There hasn't been much happening at Mitsubishi of late. The Japanese automaker has had mild success with the Outlander Sport because of the low price, but the rest of the lineup is nothing to crow about.
Today, the company intends to change that with an all-new subcompact, the 2014 Mirage. The five-seat hatchback will be rated 37/44 mpg city/highway and 40 mpg combined, thanks to a tiny three-cylinder engine and a very tiny size.
That will make it the most fuel-efficient non-hybrid car on sale in the U.S.
Despite Mitsubishi saying the car will have "eager" acceleration around town, we expect the 1.2-liter three-cylinder engine to be on par with other low-powered vehicles like Smart's ForTwo. The Mirage will have just 74 horses on tap; that's 10 hp less than Chevy's Spark, which our editors did find surprisingly gutsy. A five-speed manual transmission is standard and a continuously variable automatic transmission is optional. And it is the CVT that generates the impressive mileage numbers.
At 148.8 inches long, the Mirage is 4.1 inches longer than the Spark as well but far short of Ford's Fiesta.
Mitsubishi also promises the Mirage will be extremely affordable but did not release pricing. The Spark starts at $12,995, including destination, and we'd expect the Mirage to be priced similarly.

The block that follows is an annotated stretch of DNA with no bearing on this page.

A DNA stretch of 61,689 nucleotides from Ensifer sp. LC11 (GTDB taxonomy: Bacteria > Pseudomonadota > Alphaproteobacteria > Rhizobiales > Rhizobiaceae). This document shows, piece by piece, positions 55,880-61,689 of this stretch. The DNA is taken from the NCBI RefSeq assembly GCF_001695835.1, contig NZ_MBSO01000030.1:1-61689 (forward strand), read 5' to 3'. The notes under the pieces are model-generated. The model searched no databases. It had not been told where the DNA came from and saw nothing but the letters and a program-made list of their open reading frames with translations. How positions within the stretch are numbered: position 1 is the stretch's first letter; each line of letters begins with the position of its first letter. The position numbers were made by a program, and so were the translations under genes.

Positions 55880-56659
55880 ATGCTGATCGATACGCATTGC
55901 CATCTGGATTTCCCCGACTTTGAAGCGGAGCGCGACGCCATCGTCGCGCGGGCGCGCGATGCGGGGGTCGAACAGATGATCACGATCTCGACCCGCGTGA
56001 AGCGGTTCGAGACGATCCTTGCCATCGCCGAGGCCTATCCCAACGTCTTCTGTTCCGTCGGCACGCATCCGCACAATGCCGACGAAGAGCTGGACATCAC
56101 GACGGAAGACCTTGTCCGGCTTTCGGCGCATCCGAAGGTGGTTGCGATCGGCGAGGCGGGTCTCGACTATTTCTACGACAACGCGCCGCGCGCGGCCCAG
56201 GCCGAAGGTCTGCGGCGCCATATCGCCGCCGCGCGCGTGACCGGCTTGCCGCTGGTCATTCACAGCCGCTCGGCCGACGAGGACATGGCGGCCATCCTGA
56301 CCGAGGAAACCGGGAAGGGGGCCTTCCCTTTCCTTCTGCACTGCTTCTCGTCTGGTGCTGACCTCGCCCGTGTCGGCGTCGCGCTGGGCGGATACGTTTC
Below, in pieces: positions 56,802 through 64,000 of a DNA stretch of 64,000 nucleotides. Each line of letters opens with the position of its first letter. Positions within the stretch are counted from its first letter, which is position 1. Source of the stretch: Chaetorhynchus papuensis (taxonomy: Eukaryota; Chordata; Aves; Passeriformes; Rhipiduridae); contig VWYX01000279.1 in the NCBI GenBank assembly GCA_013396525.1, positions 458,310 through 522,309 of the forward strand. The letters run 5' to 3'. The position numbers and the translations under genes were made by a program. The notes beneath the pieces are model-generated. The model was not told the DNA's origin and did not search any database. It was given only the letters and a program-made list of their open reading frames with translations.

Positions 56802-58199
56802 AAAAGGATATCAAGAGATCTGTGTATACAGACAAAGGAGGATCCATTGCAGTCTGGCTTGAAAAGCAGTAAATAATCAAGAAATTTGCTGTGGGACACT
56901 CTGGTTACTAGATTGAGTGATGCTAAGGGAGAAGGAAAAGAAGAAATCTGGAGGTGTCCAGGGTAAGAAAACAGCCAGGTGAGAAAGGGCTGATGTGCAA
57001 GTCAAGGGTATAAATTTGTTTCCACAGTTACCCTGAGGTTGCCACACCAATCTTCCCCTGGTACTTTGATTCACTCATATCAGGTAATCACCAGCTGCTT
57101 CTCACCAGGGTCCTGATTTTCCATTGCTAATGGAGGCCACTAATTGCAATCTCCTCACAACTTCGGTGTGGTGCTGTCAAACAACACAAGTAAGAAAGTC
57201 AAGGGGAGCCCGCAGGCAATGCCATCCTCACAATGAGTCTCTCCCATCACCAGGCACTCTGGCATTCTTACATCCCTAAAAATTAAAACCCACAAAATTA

Base Mirage models, called DE, have a decent list of standard features including a four-speaker stereo with USB input, power windows, body-colored power side mirrors, automatic headlights and hill start assist on CVT models.
But make no mistake, it's still missing some features that today's shoppers consider common. The higher ES trim has some of those like Bluetooth connectivity, cruise control, steering-wheel-mounted audio controls, 14-inch alloy wheels, fog lamps and front seat height adjustment. It also is equipped with keyless ignition and entry, a rarity in this class.
The Mirage is a car Mitsubishi needs desperately to succeed. It fills a hole in its lineup and offers a microcar option that its Japanese rivals haven't brought to the U.S.